Deftones’ Chino Moreno: No One Should Be Embarrassed to Like Nu-Metal
Deftones vocalist Chino Moreno has contended that one shouldn't necessarily be embarrassed for enjoying some of the more boneheaded nu-metal styles that emerged in the late 1990s and early 2000s — the type of music that, two decades later, some have relegated to the "guilty pleasure" department.
Quite the contrary. The musician made the case that contemporary reappraisals of such music often misses the fact that listeners "knew it was dumb" then, but relished in the catchiness despite its foolishness.
Moreno's unlikely defense came at the end of a recent Vulture interview with the Deftones frontman. After discussing his group's forthcoming effort, Ohms, and the in-the-works White Pony remix album, Black Stallion, the pop culture site asked the singer for his thoughts on those who disparage the era.
"I think they probably always did look down," Moreno responded. "They always felt guilty about listening to certain things. I don't think it's us so much but definitely Limp Bizkit and shit like that. I think motherfuckers were embarrassed for that shit back then, too."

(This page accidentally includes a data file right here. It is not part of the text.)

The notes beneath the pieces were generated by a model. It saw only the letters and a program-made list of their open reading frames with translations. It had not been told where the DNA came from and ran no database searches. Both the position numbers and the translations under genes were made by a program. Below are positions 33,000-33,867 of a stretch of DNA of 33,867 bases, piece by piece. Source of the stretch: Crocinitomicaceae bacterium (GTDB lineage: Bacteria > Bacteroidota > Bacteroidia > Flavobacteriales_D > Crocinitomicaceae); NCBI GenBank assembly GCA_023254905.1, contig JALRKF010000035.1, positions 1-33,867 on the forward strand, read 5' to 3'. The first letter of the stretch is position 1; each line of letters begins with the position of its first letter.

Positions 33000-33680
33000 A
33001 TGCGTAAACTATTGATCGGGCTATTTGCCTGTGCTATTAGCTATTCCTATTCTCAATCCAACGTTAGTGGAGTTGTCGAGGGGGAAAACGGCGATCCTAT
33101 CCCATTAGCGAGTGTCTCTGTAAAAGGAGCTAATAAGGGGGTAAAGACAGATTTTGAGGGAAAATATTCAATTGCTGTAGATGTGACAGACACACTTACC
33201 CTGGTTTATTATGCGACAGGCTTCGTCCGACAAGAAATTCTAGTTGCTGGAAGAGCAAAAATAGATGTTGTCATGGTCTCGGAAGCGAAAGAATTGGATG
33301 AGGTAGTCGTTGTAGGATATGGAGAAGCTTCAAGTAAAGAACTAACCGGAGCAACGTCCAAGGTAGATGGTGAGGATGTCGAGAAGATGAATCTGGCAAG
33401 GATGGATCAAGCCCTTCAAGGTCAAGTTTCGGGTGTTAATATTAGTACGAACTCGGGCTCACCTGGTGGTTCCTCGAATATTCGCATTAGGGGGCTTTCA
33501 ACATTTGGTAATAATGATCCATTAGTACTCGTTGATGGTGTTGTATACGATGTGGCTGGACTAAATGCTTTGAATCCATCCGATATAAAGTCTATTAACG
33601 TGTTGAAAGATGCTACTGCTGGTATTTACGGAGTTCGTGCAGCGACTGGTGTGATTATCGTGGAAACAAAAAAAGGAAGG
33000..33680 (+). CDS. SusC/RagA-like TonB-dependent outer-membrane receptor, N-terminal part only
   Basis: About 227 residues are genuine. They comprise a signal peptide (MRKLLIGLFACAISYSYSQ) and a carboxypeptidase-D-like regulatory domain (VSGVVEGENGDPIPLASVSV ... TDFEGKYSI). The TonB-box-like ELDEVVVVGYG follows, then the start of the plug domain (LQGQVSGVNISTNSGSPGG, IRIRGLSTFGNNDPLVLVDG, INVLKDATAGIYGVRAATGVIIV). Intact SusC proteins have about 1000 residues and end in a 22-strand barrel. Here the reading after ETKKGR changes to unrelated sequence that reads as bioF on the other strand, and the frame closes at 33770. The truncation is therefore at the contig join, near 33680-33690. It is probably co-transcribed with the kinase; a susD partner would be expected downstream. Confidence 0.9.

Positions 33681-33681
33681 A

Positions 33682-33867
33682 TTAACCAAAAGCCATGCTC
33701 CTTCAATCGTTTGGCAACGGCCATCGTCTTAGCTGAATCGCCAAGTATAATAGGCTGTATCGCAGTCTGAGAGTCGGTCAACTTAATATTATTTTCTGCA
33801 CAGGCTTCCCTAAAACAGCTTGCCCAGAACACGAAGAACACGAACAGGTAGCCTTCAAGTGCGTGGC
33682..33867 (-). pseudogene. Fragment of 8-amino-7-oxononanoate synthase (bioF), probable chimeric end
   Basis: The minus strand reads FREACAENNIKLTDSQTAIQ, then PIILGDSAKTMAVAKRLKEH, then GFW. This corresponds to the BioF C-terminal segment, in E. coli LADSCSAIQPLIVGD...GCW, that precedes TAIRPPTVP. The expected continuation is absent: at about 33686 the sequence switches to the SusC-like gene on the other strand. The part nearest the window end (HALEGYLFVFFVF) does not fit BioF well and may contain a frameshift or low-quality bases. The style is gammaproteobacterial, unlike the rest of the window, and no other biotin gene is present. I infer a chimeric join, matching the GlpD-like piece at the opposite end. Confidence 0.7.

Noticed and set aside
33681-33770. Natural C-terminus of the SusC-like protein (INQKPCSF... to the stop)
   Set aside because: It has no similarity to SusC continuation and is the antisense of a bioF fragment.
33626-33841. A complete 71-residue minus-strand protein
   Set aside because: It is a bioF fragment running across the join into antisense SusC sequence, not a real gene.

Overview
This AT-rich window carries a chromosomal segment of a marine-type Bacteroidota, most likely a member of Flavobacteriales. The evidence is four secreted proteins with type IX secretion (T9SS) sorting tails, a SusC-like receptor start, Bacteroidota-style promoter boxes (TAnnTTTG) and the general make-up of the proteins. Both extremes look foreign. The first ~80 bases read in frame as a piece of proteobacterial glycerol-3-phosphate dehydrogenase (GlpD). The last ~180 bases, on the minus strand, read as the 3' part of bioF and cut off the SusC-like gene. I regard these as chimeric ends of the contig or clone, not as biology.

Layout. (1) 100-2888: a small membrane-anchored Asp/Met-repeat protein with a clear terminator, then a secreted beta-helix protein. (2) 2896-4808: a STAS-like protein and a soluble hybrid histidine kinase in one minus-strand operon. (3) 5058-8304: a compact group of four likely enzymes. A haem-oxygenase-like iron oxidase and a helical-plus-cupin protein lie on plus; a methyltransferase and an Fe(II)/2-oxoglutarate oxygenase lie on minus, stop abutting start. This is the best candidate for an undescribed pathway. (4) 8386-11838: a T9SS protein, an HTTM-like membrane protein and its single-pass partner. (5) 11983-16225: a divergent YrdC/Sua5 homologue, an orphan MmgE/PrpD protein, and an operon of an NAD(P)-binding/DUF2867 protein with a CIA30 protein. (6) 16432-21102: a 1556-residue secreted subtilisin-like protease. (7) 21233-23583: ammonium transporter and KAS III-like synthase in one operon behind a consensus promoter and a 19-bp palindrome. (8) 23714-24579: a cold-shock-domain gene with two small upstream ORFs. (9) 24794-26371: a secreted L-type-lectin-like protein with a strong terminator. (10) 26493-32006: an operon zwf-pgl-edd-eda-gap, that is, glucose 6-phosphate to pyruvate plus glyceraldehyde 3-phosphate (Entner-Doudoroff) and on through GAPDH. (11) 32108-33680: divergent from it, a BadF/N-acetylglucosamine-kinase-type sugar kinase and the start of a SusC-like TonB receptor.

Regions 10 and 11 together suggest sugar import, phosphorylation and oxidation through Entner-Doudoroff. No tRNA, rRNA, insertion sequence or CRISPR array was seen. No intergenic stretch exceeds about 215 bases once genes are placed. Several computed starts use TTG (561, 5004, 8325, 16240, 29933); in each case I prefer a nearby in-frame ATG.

The musician continued, "You can't deny it. It's fucking stupidly good, some of it, but they knew back then that it was stupid. I mean, listen to the words. It's stupid. So it's not like in retrospect they're like, 'I can't believe I listened to that.' It's like, 'No, when you listened to it then, you knew it was dumb, but you liked it.' And that's okay. No one should be embarrassed by shit they like that's dumb. … It wasn't any smarter back then."
Deftones have fostered an uneasy relationship with nu-metal throughout their career. Once considered pioneers of the subgenre, they quickly outgrew the style.
"It's the same music it was 20 years ago," the Deftones figurehead added. "And you know what? It's catchy. I get it. There's nothing wrong with that."
Ohms comes out this Friday (Sept. 25). Two singles from the record have so far materialized, the pummeling "Genesis" and the sprawling title track. Fans can also adopt a portion of the album artwork for charity.
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